Supplied objective function must return a scalar value

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hussain askar
hussain askar on 18 Oct 2021
Answered: Alan Weiss on 19 Oct 2021
I have two questions here for this economic dispatch problem using fmincon:
1) i'm trying to set Aeq = [ p(1) p(2) p(3)] because my equality constraint is the power balance which means that p1 + p2 + p3 = pd. However, when i use this Aeq = [ p(1) p(2) p(3)], i get an error that p is unrecognized. The point is that the function should start with the initial value p0 and then do its thing and find the next p that follow the constraints. What am I doing wrong here?
2) to make the code run I used Aeq = [ 3 5 4], the next issue i'm having is ( Supplied objective function must return a scalar value ). We have 3 different generators, so shouldn't fmincon return the minimization values for each different generator which means 3 answers? why am i getting this issue and what should i do to fix it?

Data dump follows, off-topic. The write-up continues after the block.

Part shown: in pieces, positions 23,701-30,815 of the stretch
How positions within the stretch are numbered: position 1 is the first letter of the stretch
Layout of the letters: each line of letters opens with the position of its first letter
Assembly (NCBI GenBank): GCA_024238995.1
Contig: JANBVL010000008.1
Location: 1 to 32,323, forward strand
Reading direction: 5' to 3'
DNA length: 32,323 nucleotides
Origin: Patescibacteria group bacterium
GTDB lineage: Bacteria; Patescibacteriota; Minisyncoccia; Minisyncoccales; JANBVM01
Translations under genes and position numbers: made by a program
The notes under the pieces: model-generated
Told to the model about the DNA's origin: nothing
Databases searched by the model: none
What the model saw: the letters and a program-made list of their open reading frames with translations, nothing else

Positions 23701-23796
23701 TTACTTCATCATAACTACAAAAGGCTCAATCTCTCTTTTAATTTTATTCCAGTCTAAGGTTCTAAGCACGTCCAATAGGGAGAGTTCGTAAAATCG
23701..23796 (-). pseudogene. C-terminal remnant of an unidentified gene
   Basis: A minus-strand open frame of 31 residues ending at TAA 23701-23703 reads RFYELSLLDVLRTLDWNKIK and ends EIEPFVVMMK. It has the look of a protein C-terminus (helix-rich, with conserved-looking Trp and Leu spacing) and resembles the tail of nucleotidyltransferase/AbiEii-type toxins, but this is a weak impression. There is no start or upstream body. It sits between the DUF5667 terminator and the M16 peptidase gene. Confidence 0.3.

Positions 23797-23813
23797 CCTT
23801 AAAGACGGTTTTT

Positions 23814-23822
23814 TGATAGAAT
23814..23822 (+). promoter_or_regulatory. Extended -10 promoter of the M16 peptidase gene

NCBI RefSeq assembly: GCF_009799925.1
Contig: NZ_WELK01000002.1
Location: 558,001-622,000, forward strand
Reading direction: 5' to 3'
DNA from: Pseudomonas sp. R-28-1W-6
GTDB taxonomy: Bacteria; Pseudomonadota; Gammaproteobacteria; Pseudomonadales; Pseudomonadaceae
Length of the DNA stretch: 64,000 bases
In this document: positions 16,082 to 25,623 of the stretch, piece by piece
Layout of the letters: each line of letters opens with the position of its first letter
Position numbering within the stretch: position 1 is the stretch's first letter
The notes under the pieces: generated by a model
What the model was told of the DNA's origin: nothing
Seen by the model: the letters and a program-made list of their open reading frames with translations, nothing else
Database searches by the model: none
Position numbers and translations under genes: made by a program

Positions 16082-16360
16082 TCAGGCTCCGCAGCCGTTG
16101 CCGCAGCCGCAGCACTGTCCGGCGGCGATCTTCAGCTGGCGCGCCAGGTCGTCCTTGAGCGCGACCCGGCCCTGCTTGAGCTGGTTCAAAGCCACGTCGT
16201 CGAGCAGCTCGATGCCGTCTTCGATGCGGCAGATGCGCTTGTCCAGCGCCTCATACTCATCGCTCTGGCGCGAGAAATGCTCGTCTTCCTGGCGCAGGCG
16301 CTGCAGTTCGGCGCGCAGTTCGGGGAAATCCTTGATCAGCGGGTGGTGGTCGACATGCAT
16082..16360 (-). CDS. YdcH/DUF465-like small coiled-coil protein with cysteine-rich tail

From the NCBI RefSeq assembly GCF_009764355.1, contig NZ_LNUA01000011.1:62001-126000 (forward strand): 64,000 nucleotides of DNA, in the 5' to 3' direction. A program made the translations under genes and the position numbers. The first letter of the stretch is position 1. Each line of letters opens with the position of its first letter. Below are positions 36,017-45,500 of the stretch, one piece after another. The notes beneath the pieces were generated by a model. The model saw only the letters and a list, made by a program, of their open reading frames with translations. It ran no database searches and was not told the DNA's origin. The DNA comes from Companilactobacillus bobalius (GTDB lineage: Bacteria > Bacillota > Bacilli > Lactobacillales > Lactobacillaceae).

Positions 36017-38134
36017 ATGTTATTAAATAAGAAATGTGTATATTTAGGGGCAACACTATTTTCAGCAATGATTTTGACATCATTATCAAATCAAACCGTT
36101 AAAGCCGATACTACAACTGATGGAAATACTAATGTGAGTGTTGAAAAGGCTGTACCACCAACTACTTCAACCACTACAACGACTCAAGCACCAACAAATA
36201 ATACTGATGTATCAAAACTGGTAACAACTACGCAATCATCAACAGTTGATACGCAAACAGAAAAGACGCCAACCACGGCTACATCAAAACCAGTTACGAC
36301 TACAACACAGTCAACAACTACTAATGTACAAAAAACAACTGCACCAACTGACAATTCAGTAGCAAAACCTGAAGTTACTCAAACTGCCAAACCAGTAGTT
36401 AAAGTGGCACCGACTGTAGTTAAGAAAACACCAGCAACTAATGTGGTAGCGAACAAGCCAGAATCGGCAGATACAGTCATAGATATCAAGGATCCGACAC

clc; clear;
Nc = 3;
a = [ 0.06 0.03 0.04];
bb = [ 0.5 0.25 0.3];
c = [ 5 4 2 ];
p0 = [2 4 7 ];
%objective = cell(1,3);
objective = @(p) a.^2 .* p.^2 + bb .* p + c;
disp([' Initial Objective: ' num2str(objective(p0))])
pd = 12;
A = [];
b = [];
% Aeq = [ p(1) p(2) p(3)];
% Aeq = [ sum(p(i))];
Aeq = [ 3 5 4];
beq = [ pd ];
lb = [ 0 0 0 ];
ub = [ 4 6 9 ];
p = fmincon(objective, p0, A , b , Aeq, beq, lb, ub);
disp(p)
disp([' Final Objective: ' num2str(objective(p))])

Answers (1)

Alan Weiss
Alan Weiss on 19 Oct 2021
You have a misconception about what linear constraints mean and what a scalar objective function is. Linear constraints do NOT take variable values as matrix entries. I mean, the A and Aeq matrices must be constant values. If you want to keep the sum of your p variables equal to a constant value pd, well, you have a nonlinear equality constraint.
As for your objective function, the value must be a scalar. I think that you mean for your objective function to be
objective = @(p) sum(a.^2 .* p.^2 + bb .* p + c); % Add to get a scalar
I suggest that the easiest way for you to formulate and solve a problem is to use the Problem-Based Optimization Workflow. It is a bit different, but is much easier to use overall.
Good luck,
Alan Weiss
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